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Additional Details

Also Known As:
"Plein soleil" - France (original title)
"Lust for Evil" - USA (reissue title)
See more »
MPAA:
Rated PG-13 for momentary violence and sexuality
Runtime:
118 min | Argentina:115 min | France:115 min | Hungary:110 min
Country:
Language:
Color:
Color (Eastmancolor)
Aspect Ratio:
1.66 : 1 See more »
Sound Mix:
Mono (Westrex Recording System)
Certification:
Argentina:13 | Australia:PG | Finland:K-16 | Finland:K-15 (re-rating) (2001) | France:U (with warning) | Iceland:L | Italy:T | Japan:G (2009) | UK:PG | USA:PG-13 | West Germany:16

Did You Know?

Trivia:
Author Patricia Highsmith, on whose novel "Plein soleil" was based, expressed satisfaction with the film, which she called "very beautiful to the eye and interesting for the intellect," and with Alain Delon's performance as Tom Ripley. She was, however, disappointed with the film's ending, calling it "a terrible concession to so-called public morality."See more »
Goofs:
Continuity: Alain Delon's belt goes over the middle belt loop on the back of his white Levis about eight minutes into the film. A couple of minutes later, the belt goes through the loop, though the action was continuous, with no possibility of him having removed his belt to correct this fashion fumble.See more »
Movie Connections:
Referenced in Serial Mom (1994)See more »

FAQ

Is Tom Ripley caught?
What's with the food?
Are the characters French or American?
See more »
39 out of 41 people found the following review useful.
Clément's camera is always in some unexpected place that enhances the drama and tightens the suspense; Alain Delon makes an excellent Tom Ripley, 6 March 2007
Author: J. Spurlin from United States

I'm fascinated by a scene at a restaurant. We get an extreme close-up of a woman who is kept out of focus while another character in the background, who is speaking and is in the center of the shot, remains in focus. Is the woman who is out of focus important or not? More to the point, was shooting it this way a good idea? It illustrates by contrast how sure-footed René Clément is most of the time. Usually there can be no debate.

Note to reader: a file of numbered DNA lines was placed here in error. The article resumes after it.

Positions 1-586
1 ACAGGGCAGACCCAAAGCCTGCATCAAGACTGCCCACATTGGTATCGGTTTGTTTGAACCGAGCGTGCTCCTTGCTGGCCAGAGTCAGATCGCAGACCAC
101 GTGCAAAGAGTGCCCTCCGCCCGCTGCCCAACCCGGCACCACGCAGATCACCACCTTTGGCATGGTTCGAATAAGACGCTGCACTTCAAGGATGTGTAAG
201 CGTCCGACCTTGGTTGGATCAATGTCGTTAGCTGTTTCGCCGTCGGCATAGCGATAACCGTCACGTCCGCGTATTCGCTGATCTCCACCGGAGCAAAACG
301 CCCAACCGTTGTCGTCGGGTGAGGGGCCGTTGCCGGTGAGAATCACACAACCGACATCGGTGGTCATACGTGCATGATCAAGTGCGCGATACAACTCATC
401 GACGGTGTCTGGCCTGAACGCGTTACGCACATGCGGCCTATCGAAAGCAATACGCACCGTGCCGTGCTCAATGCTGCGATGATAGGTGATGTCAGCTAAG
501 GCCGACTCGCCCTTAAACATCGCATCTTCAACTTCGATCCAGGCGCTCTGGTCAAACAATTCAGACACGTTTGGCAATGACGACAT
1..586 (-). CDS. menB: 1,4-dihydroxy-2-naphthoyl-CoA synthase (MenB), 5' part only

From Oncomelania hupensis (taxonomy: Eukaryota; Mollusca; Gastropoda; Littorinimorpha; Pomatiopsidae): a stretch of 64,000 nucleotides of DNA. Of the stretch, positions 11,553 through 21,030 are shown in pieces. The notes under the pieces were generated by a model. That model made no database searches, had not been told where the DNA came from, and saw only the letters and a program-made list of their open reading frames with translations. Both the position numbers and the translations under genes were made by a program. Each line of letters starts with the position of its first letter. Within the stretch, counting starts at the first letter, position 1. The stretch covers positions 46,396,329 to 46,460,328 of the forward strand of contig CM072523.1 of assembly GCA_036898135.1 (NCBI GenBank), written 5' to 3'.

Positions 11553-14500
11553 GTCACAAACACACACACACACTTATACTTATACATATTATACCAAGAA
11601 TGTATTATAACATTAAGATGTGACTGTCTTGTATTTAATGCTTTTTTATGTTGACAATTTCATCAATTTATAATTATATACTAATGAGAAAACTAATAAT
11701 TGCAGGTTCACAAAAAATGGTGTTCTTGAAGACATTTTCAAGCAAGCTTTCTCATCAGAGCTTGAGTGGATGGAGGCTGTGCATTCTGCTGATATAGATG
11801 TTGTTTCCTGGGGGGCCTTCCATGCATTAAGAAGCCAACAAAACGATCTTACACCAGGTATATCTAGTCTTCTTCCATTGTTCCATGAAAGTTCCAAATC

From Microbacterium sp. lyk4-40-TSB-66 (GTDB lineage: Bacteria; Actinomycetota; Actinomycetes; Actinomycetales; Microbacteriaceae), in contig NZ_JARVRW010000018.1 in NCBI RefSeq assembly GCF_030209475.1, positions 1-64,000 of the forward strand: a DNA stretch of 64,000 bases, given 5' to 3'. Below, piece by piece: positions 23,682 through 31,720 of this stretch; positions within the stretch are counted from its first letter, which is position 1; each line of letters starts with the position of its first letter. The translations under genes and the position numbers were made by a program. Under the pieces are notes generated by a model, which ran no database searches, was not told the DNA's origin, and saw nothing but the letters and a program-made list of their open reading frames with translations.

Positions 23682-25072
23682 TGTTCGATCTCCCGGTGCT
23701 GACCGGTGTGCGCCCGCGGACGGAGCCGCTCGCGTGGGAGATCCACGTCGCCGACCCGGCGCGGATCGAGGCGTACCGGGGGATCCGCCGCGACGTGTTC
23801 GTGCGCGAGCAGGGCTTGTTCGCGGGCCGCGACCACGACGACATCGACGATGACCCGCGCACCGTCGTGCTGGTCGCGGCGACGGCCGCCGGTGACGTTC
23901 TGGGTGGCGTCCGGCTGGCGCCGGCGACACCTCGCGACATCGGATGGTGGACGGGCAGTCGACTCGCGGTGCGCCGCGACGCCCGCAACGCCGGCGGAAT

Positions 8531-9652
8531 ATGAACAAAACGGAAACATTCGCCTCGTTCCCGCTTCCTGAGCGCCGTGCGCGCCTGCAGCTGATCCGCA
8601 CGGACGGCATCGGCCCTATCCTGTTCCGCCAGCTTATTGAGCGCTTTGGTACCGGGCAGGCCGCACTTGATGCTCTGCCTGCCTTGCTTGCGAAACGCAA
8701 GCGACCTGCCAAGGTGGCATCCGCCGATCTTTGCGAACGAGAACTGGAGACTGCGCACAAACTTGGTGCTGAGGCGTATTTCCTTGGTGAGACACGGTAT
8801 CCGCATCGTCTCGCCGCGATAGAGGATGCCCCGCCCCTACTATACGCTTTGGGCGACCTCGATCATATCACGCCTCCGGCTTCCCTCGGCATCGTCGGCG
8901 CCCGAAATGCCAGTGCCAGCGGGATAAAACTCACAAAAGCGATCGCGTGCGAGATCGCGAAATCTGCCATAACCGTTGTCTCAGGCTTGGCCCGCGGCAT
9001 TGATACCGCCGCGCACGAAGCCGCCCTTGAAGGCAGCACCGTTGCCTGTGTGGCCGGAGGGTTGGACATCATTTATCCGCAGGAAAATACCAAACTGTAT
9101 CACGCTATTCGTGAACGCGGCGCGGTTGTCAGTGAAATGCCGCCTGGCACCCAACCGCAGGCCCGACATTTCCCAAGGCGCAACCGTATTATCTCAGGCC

I wasn't familiar with Clément's work until this film, but my God, he's good. His camera is always in some unexpected place that enhances the drama and tightens the suspense. He shares that talent with Orson Welles (meaning the Welles of "Citizen Kane" and "The Magnificent Ambersons," not, say, "Lady from Shanghai"), who also made decisions that are surprising yet invariably right.

Tom Ripley (Alain Delon) and Phillipe Greenleaf (Maurice Ronet) are lately inseparable friends. They're both idling in Europe, but on papa Greenleaf's dime. Phillipe's fiancée Marge (Marie Laforêt) feels sorry for Tom but resents his presence. Phillipe's other friend, Freddie (Billy Kearns), considers Tom Ripley a worthless moocher. But there's more to Tom Ripley, the mimic, the forger, the talented criminal improviser, than anyone, even Tom Ripley himself, can guess.

Alain Delon, with his chiseled looks and cold beauty, makes an excellent Tom Ripley. The script is brilliantly adapted from Patricia Highsmith's terrific suspense novel, "The Talented Mr. Ripley": the dialogue is always bringing the themes of duplicity, love, self-love, the nature of identity, ruthlessness and murder to the surface where they are given a brilliant sheen by Clément and his cinematographer Henri Decaë.

We're left to figure things out for ourselves, which is rare. Do we need to be told what Tom thinks of when he sees all those dead fish? When a door with a mirror swings open toward Tom, do we need to see Tom's mirror image to understand the mirror's significance? Or is it enough that we know there's a mirror next to Tom? I know what the answers would have been in Hollywood—in 1960 and now. Here, the answers are no, no and yes.